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Radioembolization (Yttrium-90 Microspheres) for Metastatic Hepatic Malignancies

  • Andrew S. Kennedy
Chapter
Part of the Medical Radiology book series (MEDRAD)

Abstract

Radioembolization is the process of permanently implanting radioactive microspheres into hepatic malignant tumors using the hepatic arterial system for delivery. The most common therapeutic radioisotope used in this form of brachytherapy (placing radioactive sources into or next to a tumor) is yttrium-90 (90Y). Since the earliest attempts to implant liver tumors, the technique has been surprisingly similar—a catheter is situated into a branch of the hepatic artery, and microspheres (25–35 micron diameter) containing 90Y preferentially flow to tumors as opposed to normal liver. The microspheres are small enough to penetrate into the tumors but too large to pass out of the hepatic capillary beds, and so they permanently reside in the tumor. The most common cancers treated with 90Y microspheres are primary hepatocellular carcinoma, and metastatic tumors from primary colorectal, neuroendocrine, pancreas, and breast carcinomas. The toxicity profile is highly favorable for this outpatient procedure with fewer than 2% serious adverse events (gastric ulceration 1–2%, radiation-induced liver failure 0.8%). Overall response rates are 30–75% (RECIST) based on tumor type, and in colorectal cancers, there is a proven survival improvement with 90Y in patients whose chemotherapy agents are no longer inducing a response. The use of radioembolization continues to rapidly grow for a variety of patient subgroups which now include first line therapy in neuroendocrine and colorectal tumor types.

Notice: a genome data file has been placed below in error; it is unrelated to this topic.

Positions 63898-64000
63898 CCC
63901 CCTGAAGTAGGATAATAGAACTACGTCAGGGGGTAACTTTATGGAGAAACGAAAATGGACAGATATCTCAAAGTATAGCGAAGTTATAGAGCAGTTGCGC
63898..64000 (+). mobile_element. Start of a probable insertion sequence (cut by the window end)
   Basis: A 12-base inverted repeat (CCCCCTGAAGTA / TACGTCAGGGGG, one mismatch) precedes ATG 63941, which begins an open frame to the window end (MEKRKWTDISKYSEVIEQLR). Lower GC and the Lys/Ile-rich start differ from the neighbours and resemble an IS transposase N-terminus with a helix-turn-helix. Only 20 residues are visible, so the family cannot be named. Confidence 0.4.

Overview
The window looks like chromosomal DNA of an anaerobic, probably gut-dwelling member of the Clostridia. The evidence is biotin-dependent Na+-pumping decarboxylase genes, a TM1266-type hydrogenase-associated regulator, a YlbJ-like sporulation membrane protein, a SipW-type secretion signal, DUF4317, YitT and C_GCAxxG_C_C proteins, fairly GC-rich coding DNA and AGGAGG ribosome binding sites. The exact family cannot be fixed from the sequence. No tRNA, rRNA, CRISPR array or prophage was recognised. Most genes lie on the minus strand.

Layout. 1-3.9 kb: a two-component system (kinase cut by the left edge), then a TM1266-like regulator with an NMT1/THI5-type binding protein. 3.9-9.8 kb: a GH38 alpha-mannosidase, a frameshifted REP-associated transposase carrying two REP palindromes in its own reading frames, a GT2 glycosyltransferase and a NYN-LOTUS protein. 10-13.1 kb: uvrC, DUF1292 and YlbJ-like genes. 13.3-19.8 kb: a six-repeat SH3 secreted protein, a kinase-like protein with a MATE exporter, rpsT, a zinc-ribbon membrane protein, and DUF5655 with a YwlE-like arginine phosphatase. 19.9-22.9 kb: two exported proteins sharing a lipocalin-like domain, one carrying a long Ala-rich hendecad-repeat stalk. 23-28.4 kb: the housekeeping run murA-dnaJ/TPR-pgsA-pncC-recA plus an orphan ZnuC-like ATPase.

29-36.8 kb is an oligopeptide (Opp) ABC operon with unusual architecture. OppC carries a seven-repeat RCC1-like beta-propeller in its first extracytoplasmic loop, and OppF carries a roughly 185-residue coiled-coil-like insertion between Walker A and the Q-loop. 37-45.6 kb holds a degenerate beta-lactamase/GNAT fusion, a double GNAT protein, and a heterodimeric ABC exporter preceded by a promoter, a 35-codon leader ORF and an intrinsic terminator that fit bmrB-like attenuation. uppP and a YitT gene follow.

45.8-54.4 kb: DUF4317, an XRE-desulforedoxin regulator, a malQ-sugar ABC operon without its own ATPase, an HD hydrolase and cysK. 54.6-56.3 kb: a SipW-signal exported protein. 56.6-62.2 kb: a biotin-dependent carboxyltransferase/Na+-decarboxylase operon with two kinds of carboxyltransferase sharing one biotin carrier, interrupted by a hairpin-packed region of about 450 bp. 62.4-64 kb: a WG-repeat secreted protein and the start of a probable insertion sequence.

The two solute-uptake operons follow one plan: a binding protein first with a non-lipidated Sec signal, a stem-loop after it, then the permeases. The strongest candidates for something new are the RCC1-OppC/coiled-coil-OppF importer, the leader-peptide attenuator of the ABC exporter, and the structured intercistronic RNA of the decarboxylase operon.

Keywords

Liver Metastasis Median Overall Survival Eastern Cooperative Oncology Group Unresectable Liver Metastasis Substantial Clinical Benefit 
These keywords were added by machine and not by the authors. This process is experimental and the keywords may be updated as the learning algorithm improves.

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Copyright information

© Springer-Verlag Berlin Heidelberg 2012

Authors and Affiliations

  1. 1.FACRO Co-Medical DirectorWake Radiology OncologyCaryUSA
  2. 2.Department of Biomedical Engineering, Department of Mechanical and Aeronautical EngineeringNorth Carolina State UniversityRaleighUSA

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